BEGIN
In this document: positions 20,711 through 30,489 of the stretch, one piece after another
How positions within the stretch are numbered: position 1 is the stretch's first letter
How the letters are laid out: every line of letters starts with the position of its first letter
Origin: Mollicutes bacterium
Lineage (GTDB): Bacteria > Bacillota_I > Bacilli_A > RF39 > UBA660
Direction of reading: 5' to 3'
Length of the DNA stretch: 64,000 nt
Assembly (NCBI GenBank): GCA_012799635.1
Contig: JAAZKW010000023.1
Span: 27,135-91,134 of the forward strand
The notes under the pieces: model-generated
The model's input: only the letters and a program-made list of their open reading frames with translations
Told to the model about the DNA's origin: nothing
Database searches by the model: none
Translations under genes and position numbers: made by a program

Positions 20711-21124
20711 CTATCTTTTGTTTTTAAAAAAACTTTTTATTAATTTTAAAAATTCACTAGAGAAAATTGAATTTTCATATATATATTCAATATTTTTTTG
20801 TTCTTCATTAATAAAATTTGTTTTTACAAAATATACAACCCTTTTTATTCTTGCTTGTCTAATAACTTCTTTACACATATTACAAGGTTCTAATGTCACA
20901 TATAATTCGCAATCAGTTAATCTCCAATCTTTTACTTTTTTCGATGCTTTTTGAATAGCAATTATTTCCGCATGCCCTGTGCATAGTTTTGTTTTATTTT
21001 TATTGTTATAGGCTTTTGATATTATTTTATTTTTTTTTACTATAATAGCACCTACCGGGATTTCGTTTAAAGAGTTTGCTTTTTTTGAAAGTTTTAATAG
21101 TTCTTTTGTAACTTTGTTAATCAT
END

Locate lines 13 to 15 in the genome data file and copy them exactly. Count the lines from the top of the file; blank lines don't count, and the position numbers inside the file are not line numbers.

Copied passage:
Told to the model about the DNA's origin: nothing
Database searches by the model: none
Translations under genes and position numbers: made by a program